-Eddie Dennis, describing the dominance of Jim Clark in the Lotus 49 at Spa 1967


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PostPosted: Mon Apr 09, 2018 6:30 pm 
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Lotus49 wrote:
pokerman wrote:
Pole2Win wrote:
Bobafett wrote:
The thing is if the Honda engine has truly gotten its act together McLaren will look stupid, giving up works team status and yes the Renault engine is good but its not a works deal is it? And they partly did it to keep Alonso happy, a driver whom is reaching retirement age and whose mind is already looking to other pursuits


When has Alonso ever been good at planning his future and helping the team move in the direction of success? Ferrari for example only went backwards with him as the leading driver.

This is why I think Schumacher is the greatest of all drivers. He brought Ferrari from zero to hero. Can't say the same of Alonso, Hamilton, Vettel, Kimi, Senna...

Mercedes were winning nothing before Hamilton joined them, if you can't give any credit to him then you can't to Schumacher either.


Or Alonso with Renault.

Then you could say the same with Hamilton at McLaren and Vettel at Red Bull, I was comparing with a world champion going to a poorer performing team and helping to make a difference.

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PF1 Pick 10 Competition

2013: 5th Place
2014: Champion
2015: 3rd Place
2016: 4th Place

2017: 9th Place
2018: Currently 6th

Wins: Canada 2018, Abu Dhabi 2017
Podiums: (5)


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PostPosted: Mon Apr 09, 2018 6:36 pm 
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pokerman wrote:
Lotus49 wrote:
pokerman wrote:
Pole2Win wrote:
Bobafett wrote:
The thing is if the Honda engine has truly gotten its act together McLaren will look stupid, giving up works team status and yes the Renault engine is good but its not a works deal is it? And they partly did it to keep Alonso happy, a driver whom is reaching retirement age and whose mind is already looking to other pursuits


When has Alonso ever been good at planning his future and helping the team move in the direction of success? Ferrari for example only went backwards with him as the leading driver.

This is why I think Schumacher is the greatest of all drivers. He brought Ferrari from zero to hero. Can't say the same of Alonso, Hamilton, Vettel, Kimi, Senna...

Mercedes were winning nothing before Hamilton joined them, if you can't give any credit to him then you can't to Schumacher either.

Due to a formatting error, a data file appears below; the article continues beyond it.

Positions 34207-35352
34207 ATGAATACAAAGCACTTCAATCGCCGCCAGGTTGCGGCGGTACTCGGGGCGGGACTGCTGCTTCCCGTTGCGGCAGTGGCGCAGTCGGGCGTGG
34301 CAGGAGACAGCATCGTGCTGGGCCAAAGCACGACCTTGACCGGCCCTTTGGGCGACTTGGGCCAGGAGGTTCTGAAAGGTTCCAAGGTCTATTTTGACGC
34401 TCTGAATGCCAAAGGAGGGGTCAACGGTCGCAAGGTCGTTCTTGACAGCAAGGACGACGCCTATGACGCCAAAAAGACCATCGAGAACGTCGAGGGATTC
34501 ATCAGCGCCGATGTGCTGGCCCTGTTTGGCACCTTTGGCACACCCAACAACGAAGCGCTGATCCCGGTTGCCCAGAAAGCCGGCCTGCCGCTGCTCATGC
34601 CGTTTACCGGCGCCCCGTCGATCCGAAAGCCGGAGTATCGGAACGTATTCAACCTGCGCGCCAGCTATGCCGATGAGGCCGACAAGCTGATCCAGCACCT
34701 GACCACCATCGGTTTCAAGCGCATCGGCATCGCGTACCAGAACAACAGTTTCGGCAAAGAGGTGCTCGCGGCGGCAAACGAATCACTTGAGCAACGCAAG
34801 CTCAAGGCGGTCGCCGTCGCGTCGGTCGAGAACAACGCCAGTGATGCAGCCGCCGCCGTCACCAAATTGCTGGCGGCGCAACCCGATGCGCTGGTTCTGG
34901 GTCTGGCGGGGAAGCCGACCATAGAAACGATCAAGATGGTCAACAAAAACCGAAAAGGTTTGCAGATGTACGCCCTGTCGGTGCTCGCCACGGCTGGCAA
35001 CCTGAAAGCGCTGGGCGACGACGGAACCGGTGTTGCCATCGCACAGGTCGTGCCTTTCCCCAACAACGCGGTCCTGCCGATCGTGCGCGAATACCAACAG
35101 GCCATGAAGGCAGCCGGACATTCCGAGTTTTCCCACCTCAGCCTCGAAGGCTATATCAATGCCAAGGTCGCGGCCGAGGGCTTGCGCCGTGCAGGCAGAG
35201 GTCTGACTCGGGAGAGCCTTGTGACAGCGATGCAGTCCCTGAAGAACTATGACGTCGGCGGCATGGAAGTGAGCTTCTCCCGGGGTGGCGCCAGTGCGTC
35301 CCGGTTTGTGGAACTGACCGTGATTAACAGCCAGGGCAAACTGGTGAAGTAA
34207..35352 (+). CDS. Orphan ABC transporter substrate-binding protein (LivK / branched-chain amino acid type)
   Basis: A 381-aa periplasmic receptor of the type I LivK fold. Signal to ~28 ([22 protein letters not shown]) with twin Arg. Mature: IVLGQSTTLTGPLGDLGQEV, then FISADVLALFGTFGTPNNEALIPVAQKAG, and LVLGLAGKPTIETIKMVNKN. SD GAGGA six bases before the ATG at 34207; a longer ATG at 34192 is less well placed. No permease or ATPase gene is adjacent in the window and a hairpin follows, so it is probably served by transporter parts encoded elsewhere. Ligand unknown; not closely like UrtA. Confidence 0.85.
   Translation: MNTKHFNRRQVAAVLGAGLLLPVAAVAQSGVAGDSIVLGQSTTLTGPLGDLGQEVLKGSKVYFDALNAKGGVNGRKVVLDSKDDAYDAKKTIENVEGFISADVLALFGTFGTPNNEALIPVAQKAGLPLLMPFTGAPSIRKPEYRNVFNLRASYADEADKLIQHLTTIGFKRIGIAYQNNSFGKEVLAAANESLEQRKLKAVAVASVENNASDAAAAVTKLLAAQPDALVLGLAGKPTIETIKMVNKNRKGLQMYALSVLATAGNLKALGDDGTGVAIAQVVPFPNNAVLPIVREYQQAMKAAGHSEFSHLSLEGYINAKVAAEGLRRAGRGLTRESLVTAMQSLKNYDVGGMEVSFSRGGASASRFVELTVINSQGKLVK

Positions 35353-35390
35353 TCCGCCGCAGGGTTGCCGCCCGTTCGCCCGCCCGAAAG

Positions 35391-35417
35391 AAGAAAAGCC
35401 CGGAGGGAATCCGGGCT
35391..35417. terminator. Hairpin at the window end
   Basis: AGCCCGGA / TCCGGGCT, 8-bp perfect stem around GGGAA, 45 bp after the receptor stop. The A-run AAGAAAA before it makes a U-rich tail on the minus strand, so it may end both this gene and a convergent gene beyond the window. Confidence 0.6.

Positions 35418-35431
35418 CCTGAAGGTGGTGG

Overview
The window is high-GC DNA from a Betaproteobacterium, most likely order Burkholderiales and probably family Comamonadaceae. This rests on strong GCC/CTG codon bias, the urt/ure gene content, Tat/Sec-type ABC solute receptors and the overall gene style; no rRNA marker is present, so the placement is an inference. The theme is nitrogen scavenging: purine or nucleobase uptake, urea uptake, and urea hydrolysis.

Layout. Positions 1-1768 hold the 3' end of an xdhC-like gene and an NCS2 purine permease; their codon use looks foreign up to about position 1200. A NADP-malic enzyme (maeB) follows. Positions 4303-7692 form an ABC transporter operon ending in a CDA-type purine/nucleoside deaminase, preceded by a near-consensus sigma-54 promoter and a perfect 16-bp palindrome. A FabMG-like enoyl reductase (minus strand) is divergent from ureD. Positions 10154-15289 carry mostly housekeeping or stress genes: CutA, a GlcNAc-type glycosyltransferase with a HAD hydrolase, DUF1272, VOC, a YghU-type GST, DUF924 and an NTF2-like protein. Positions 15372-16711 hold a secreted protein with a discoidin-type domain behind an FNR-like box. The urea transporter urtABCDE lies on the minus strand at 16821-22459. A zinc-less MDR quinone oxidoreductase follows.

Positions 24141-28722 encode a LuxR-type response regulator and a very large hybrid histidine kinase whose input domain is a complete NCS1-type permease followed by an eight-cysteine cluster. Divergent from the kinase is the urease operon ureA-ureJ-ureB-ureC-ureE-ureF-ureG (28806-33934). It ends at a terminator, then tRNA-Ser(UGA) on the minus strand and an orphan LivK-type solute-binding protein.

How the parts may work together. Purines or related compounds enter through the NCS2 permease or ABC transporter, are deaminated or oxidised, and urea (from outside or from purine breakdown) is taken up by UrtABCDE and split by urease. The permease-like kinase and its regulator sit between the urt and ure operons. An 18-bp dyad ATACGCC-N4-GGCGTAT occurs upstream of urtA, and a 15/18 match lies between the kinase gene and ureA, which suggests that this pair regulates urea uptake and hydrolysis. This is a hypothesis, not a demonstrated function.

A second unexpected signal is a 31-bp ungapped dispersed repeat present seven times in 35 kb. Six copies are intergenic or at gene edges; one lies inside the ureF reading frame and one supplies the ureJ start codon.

Or Alonso with Renault.

Then you could say the same with Hamilton at McLaren and Vettel at Red Bull, I was comparing with a world champion going to a poorer performing team and helping to make a difference.


Obvious difference being when they were competitive. Alonso didn't walk into one of the best cars at Renault so I don't think Lewis-McLaren would count anyway. Seb-RB is arguable depending on how you view the 2009 RB I suppose.

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"Clark came through at the end of the first lap so far ahead that we in the pits were convinced that the rest of the field must have been wiped out in an accident."
-Eddie Dennis, describing the dominance of Jim Clark in the Lotus 49 at Spa 1967


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PostPosted: Mon Apr 09, 2018 6:50 pm 
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pokerman wrote:
Lotus49 wrote:
pokerman wrote:
Pole2Win wrote:
Bobafett wrote:
The thing is if the Honda engine has truly gotten its act together McLaren will look stupid, giving up works team status and yes the Renault engine is good but its not a works deal is it? And they partly did it to keep Alonso happy, a driver whom is reaching retirement age and whose mind is already looking to other pursuits


When has Alonso ever been good at planning his future and helping the team move in the direction of success? Ferrari for example only went backwards with him as the leading driver.

This is why I think Schumacher is the greatest of all drivers. He brought Ferrari from zero to hero. Can't say the same of Alonso, Hamilton, Vettel, Kimi, Senna...

Mercedes were winning nothing before Hamilton joined them, if you can't give any credit to him then you can't to Schumacher either.


Or Alonso with Renault.

Then you could say the same with Hamilton at McLaren and Vettel at Red Bull, I was comparing with a world champion going to a poorer performing team and helping to make a difference.


What? Vettel brought RBR from "zero to hero", by that same token as Hamilton brought Mercedes from "zero to hero" and MS brought Ferrari from "zero to hero". Isn't that what is to be looked at here?
Anyway, it is a bit silly contest. Both Ham and Vettel happened to land into the winning car.

Though, in the case of Merc and Ham, it is more clear than in the case of Vet and RBR that, was Hamilton to remain put in McLaren, Merc would still be winning both of the titles without him. So, so much for Ham bringing Merc "from zero to hero". :uhoh:


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PostPosted: Mon Apr 09, 2018 7:06 pm 
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Prema wrote:
pokerman wrote:
Lotus49 wrote:
pokerman wrote:
Pole2Win wrote:

When has Alonso ever been good at planning his future and helping the team move in the direction of success? Ferrari for example only went backwards with him as the leading driver.